- Five-span reinforced concrete bridge built using soffit
- Facing stone was match-marked to be placed in their original relative locations on the bridge.
Lake Havasu City would be virtually unknown today if it weren’t for Robert McCulloch. In the early 1960s, the city’s site was a barren World War II auxiliary airfield with no population to speak of. McCulloch, an industrialist and a developer, bought the historic bridge at auction and decided to make it the centerpiece of his new development at Lake Havasu City.
In 1969, M. M. Sundt’s heavy civil construction division was already working in the Lake Havasu area on a project to improve Arizona State Route 95, so the company bid on the London Bridge job, and was successful. The five-span reinforced concrete bridge was built entirely on dry land using a technique called soffit fill. Sundt was one of the companies that pioneered soffit fill in the 1960s, a technique frequently used to construct bridges today. In short, soffit fill involves building up a pile of earth so that the mound is as high as the bottom of the bridge to be constructed. Crews form and place a concrete waste slab on top of the mound, and then the entire bridge is built on top of it. When the bridge is finished, the dirt is excavated from beneath the structure.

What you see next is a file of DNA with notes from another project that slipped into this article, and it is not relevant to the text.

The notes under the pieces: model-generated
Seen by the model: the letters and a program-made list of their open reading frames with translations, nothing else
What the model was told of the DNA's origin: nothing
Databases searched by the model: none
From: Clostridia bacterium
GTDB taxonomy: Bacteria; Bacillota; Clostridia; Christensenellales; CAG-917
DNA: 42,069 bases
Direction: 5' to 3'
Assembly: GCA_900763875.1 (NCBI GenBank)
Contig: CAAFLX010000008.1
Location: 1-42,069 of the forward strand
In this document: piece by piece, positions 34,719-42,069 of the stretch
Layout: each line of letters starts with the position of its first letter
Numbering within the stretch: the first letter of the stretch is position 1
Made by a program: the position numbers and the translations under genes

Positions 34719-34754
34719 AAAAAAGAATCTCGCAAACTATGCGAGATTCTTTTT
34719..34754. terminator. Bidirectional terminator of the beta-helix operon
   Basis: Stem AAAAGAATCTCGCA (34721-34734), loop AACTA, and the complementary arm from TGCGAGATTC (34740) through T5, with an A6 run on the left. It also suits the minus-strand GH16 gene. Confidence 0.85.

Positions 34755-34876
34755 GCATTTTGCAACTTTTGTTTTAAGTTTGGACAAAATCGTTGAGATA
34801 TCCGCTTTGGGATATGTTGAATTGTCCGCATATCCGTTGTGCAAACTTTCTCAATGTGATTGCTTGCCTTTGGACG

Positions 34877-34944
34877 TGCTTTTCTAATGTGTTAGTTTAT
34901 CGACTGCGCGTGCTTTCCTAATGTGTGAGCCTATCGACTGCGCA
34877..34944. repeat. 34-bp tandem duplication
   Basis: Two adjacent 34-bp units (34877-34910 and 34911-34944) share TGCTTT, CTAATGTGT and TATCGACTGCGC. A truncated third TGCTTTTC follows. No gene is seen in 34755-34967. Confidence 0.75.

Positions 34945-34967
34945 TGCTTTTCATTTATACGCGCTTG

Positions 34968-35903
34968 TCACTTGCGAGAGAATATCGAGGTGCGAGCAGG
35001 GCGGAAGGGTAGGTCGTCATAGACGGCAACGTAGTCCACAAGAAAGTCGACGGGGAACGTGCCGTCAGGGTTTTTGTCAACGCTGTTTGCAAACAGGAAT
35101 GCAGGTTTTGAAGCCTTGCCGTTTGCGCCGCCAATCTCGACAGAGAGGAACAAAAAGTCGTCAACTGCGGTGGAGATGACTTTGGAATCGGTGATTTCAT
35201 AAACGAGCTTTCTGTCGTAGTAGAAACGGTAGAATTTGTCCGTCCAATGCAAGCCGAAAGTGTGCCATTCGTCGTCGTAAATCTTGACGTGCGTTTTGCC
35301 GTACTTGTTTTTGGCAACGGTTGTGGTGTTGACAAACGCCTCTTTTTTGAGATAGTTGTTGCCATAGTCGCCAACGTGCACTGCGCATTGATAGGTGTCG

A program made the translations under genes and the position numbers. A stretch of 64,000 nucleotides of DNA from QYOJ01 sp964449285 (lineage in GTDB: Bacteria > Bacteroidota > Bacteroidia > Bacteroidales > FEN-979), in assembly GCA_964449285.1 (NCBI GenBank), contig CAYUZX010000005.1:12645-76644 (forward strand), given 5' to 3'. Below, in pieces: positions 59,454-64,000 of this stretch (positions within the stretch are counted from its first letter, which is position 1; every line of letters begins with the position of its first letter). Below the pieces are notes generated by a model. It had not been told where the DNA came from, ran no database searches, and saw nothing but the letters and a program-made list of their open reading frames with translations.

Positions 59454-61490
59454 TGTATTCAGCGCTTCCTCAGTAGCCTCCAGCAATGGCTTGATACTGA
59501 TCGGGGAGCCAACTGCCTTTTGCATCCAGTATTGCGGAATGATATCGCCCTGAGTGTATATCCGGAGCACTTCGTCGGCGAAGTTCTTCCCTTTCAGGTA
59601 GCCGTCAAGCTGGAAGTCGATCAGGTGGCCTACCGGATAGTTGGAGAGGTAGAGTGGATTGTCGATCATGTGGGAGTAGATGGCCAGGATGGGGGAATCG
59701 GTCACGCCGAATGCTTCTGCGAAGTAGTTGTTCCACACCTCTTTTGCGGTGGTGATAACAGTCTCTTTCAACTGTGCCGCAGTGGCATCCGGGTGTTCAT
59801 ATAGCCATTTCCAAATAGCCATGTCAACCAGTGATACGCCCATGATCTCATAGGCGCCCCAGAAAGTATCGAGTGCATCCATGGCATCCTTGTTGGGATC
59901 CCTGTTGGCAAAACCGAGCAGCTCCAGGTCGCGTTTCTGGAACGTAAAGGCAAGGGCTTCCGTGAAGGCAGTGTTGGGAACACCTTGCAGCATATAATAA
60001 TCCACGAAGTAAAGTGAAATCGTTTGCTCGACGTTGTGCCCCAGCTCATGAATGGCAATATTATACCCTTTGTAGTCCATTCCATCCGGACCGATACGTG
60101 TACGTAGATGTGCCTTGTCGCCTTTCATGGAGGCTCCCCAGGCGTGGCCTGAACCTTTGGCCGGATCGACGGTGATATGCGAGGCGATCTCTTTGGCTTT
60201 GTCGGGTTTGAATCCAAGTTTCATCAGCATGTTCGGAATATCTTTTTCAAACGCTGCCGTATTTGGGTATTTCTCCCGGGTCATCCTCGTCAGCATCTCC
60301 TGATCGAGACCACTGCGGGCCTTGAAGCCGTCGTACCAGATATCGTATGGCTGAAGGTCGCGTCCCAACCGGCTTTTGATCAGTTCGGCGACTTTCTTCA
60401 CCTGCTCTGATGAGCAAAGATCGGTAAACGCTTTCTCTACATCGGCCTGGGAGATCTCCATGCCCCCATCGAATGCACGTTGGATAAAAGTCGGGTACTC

Although there were 130,000 tons of granite in the original bridge, McCulloch only bought 10,000 tons of the outer facing blocks. Most were cut down to form a cladding for the new structure. When the bridge structure was completed, Sundt received a separate contract to apply the facing stone, which had been match-marked so they could be placed in their original relative locations on the bridge. The stones weighed between 1,000 to 8,000 pounds. Sundt was then contracted to build the one-mile-long channel that cuts across the peninsula to place a watercourse under the bridge.